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Driving West on I-75.

 I slam the car door in Richmond
adjust the mirror, tune to black radio.
Wipers flash rain away on the route
toward Charlottesville where I will not stop
because Nazis scared me shitless
on television last week. Shades of my past
in Virginia.
Riding shotgun is Sandra Bland
black garbage bag that hanged her still around her neck.
She says nothing, sits unresisting for the drive.
Traffic stalls, highway still as a grave full of cars,
no news of obstruction.
Thirty minutes of ignorant patience required,
we meet the challenge head on, tongues tied.
Renisha McBride appears behind me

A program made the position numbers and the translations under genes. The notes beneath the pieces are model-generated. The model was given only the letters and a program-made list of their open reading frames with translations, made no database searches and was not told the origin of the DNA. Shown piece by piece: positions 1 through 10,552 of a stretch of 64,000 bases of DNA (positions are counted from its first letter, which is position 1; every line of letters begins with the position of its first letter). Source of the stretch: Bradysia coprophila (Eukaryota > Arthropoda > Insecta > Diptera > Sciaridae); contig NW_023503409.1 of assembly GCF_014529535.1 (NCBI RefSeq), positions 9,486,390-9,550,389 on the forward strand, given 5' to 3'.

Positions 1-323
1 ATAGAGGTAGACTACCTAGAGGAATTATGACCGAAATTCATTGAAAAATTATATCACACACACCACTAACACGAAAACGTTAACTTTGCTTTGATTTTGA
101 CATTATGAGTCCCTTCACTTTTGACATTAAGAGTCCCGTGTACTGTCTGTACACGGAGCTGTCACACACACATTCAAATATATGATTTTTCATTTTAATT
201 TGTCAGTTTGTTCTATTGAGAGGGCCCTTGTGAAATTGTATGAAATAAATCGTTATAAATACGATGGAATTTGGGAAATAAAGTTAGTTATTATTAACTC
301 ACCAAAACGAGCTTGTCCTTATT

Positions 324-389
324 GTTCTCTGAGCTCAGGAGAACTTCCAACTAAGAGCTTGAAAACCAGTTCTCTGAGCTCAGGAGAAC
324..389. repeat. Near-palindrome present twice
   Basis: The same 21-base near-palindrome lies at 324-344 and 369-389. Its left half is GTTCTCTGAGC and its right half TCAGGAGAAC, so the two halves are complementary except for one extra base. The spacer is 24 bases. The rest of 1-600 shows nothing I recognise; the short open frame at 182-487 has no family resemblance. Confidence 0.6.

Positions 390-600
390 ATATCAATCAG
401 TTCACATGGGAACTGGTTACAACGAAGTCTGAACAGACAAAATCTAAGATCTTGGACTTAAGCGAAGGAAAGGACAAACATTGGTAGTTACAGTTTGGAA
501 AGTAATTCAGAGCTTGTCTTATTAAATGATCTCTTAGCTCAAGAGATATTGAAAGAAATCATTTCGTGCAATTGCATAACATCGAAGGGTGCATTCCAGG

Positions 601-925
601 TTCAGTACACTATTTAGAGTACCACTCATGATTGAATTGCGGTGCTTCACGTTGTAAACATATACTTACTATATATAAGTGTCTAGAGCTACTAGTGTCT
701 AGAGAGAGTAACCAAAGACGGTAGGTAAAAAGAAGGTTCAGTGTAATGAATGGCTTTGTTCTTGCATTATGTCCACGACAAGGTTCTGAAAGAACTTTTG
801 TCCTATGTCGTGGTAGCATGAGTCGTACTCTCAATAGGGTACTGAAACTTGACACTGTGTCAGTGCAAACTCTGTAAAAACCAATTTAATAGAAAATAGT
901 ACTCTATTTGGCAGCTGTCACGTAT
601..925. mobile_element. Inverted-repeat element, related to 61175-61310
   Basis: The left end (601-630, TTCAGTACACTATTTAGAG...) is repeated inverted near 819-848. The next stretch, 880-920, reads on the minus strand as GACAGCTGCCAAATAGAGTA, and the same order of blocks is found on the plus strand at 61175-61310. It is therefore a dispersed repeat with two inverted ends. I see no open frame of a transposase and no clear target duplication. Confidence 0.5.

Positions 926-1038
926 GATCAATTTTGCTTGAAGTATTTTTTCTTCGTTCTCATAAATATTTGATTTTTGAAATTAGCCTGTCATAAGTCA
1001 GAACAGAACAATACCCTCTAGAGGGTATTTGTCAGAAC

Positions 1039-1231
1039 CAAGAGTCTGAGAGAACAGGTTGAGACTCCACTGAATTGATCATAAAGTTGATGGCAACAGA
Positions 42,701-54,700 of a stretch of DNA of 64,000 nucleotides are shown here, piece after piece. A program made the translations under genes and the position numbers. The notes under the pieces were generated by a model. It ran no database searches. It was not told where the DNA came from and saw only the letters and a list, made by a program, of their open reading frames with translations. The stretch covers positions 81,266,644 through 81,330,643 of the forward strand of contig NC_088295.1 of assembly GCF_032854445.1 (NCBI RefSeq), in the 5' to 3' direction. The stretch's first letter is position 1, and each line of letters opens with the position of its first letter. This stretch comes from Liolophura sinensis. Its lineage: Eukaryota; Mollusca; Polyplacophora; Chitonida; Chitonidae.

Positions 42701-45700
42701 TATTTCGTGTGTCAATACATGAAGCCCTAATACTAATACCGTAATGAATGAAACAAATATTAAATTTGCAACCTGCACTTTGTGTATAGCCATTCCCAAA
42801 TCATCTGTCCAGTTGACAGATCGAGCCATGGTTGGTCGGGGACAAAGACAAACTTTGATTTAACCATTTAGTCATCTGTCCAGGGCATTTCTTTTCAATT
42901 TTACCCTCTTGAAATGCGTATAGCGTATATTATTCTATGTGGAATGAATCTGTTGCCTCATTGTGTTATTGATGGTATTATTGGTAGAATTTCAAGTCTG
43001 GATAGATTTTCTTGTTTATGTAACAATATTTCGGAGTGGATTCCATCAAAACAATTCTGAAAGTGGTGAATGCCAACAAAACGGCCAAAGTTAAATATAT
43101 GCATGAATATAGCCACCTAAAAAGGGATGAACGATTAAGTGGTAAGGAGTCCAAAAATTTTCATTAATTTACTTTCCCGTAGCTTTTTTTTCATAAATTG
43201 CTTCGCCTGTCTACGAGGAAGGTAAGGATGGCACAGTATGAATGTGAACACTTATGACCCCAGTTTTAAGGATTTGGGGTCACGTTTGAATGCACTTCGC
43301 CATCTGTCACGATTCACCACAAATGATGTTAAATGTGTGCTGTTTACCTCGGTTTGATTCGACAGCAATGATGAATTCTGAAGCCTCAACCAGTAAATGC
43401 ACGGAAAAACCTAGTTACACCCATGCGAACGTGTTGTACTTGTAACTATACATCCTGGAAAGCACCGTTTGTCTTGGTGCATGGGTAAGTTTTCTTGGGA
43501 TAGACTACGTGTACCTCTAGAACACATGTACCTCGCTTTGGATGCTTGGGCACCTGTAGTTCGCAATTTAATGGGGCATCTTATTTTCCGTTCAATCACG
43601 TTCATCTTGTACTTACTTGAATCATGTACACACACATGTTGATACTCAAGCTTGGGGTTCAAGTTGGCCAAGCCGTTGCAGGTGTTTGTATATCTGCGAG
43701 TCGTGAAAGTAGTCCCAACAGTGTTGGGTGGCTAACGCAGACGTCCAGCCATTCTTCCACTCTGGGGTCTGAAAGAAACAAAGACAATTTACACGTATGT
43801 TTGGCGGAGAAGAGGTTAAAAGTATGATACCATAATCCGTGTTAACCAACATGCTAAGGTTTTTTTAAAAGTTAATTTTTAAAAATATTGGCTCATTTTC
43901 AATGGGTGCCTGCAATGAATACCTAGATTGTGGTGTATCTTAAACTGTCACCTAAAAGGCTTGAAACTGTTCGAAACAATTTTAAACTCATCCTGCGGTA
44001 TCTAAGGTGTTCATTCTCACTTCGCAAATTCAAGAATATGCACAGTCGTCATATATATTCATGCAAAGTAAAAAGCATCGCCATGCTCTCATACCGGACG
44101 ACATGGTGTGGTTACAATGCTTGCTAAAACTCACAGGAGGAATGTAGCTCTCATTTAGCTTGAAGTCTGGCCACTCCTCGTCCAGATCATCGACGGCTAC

face a gaping gunshot wound in my back seat,
still considerate in her unanswered quest for help in the night,
careful not to bleed black on my upholstery.
Who knows why the traffic clears?
Our trio moves out of rain and mist toward our destinations.
My phone battery edges toward zero percent,
my body wants to release all it holds.
I stop over in the very place I sought to avoid.
For safety, I lock them in the car at the Waffle House.
I pee and drink black coffee while I charge my phone.
When I return they are easy in their places
settled for the journey, joined by Samuel DuBose
who shares the back seat with Renisha.
The left side of his head is missing
from the police shot. He bears his injury onward.
Carriers of my fear, they offer me their presence
and the company of their witness.
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Article Details
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Author:Easter, Mary Moore
Publication:Prairie Schooner
Article Type:Poem
Geographic Code:1U5VA
Date:Sep 22, 2018
Words:277
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